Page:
The Detroit 3, facing a rising wave of red ink in the middle of the last decade, shed hourly workers and managers as they restructured. Today the Detroit 3 are profitable again. But the head count at GM, Ford Motor Co. and Chrysler is well below former peak levels.
Will Churchill was given a perplexed look when he visited the Texas state liquor board to request a license for his dealership. "Uh, why does Frank Kent Cadillac need a liquor license?" the worker asked.
Don't count Nissan President Carlos Ghosn among those impressed with new Japanese Prime Minister Shinzo Abe's ability to weaken the yen against all major global currencies. Ghosn's dissatisfaction with the exchange rate, echoed by Toyota Motor Corp.
VW's desire to launch a low-cost brand and Nissan's plan to sell Datsuns for as little as 2,300 euros underline the rising interest from automakers to tap demand for budget cars in fast-growing markets to offset falling sales in mature, stagnant markets such as Europe.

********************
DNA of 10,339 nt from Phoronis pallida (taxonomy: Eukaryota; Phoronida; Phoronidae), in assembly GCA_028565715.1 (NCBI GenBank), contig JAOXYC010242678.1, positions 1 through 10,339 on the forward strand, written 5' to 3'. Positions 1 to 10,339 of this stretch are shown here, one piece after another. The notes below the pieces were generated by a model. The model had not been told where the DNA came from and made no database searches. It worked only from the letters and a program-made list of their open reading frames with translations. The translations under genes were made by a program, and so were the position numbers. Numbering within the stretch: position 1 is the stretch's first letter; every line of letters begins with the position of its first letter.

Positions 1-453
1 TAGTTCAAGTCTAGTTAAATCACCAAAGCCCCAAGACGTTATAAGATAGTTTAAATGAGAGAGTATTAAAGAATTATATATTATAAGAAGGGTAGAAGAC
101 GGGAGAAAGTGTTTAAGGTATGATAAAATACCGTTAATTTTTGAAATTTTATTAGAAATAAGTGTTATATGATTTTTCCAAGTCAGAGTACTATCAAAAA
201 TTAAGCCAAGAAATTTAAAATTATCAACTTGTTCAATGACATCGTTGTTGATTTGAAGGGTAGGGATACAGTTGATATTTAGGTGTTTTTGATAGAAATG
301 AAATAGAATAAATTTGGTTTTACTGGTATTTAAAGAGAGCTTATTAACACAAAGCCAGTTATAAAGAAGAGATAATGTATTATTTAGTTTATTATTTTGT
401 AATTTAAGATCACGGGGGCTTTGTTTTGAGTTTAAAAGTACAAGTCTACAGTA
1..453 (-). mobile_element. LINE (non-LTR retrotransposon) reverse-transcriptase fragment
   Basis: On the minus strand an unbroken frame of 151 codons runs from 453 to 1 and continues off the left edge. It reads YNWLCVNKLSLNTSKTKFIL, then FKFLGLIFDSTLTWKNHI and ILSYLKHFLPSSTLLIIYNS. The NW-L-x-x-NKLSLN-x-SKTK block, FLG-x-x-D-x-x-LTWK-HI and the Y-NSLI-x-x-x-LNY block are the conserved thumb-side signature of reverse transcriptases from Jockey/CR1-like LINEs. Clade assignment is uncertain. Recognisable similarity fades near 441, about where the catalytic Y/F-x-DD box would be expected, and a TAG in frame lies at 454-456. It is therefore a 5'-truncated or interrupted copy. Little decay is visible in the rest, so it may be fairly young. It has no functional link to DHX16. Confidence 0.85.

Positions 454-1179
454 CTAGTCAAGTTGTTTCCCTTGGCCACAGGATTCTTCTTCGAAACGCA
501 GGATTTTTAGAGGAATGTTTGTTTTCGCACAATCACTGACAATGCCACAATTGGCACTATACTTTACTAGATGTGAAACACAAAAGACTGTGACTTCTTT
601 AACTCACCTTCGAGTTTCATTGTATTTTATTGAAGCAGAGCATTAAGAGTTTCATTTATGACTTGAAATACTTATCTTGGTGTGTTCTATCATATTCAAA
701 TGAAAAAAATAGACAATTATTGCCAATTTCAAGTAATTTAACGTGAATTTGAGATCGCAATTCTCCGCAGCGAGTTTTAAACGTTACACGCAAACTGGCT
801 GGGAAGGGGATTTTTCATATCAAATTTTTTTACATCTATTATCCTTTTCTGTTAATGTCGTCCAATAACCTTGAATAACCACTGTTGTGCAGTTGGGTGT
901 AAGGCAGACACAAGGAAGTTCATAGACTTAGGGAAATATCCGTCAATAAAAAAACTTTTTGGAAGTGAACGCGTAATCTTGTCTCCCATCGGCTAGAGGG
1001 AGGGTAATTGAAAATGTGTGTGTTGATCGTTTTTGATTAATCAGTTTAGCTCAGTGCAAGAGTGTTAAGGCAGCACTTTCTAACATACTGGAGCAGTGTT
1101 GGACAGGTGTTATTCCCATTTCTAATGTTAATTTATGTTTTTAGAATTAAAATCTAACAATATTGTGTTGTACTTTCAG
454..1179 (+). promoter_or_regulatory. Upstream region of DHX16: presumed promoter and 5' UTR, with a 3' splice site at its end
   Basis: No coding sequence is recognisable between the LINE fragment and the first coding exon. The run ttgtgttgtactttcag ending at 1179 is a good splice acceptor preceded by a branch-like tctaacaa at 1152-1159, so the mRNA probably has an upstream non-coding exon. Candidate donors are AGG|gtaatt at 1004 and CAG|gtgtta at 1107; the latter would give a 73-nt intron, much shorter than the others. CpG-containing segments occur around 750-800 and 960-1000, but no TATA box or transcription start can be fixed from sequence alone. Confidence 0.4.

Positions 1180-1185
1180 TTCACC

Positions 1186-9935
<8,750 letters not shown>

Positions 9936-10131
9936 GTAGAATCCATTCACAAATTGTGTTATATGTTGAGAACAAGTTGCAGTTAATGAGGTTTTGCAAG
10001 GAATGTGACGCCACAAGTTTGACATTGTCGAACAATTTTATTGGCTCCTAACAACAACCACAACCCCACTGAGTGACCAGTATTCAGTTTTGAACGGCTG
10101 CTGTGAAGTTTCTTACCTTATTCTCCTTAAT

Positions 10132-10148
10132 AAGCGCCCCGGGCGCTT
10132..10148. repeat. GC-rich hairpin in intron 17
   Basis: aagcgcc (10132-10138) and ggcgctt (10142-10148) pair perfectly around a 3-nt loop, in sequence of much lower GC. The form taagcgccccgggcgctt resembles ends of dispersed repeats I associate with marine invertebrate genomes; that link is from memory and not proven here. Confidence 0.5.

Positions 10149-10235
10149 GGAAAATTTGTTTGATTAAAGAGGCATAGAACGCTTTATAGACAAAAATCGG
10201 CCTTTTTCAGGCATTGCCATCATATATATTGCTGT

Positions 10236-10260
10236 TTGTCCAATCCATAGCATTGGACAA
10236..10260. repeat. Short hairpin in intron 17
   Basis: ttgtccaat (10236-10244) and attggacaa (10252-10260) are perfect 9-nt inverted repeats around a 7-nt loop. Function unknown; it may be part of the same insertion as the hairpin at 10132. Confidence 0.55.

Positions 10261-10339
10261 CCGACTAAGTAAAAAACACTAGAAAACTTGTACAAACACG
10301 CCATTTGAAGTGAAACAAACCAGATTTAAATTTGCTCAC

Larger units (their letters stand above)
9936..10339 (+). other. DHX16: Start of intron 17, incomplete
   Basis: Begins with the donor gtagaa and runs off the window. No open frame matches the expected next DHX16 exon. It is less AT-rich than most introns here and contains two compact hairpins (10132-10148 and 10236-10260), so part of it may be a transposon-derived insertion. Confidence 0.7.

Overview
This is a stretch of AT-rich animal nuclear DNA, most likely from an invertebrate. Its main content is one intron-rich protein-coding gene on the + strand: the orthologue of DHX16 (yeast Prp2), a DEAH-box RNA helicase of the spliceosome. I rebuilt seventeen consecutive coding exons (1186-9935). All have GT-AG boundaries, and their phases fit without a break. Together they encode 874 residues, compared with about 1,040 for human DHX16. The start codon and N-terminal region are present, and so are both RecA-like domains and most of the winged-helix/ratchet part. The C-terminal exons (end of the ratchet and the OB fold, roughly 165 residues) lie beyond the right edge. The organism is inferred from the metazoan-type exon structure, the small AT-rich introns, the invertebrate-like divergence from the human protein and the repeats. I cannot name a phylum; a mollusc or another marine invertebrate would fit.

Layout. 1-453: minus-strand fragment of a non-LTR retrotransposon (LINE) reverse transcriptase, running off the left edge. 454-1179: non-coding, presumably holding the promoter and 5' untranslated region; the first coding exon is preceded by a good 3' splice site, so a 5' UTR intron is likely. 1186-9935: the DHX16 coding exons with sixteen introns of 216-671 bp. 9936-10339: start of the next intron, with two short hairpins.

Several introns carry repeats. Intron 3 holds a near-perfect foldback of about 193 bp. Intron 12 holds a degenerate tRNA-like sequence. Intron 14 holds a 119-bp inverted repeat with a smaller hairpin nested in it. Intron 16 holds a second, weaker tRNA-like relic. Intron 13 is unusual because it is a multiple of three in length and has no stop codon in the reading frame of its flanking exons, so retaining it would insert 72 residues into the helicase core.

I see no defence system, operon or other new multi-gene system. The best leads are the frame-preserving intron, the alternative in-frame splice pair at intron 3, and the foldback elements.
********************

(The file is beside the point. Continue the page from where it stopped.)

Eley Duke III, vice president of Duke Automotive, could watch worry-free this year when Google deleted thousands of customer reviews from dozens of dealerships nationally. He had almost no exposure to the purge because nearly all of the Virginia retailer's reviews were on DealerRater.com.
Toyota Motor Corp. eliminated a substantial part of the legal hangover from its unintended-acceleration recalls by reaching a settlement worth as much as $1.4 billion to pay for presumed loss of value in some used models.
Kia Motors Corp. has promoted chief designer Peter Schreyer to the role of president, the first foreigner to attain the position at the company, as the South Korean automaker seeks to elevate its global profile.
Regarding "Stores try no-dicker sales" ("AutoNews Now," Automotive News TV, Dec. 17): No-dicker is an attempt to get a customer to take what is offered by the dealer, no negotiations, no haggle. The bad thing about such a program is that most buyers like to haggle.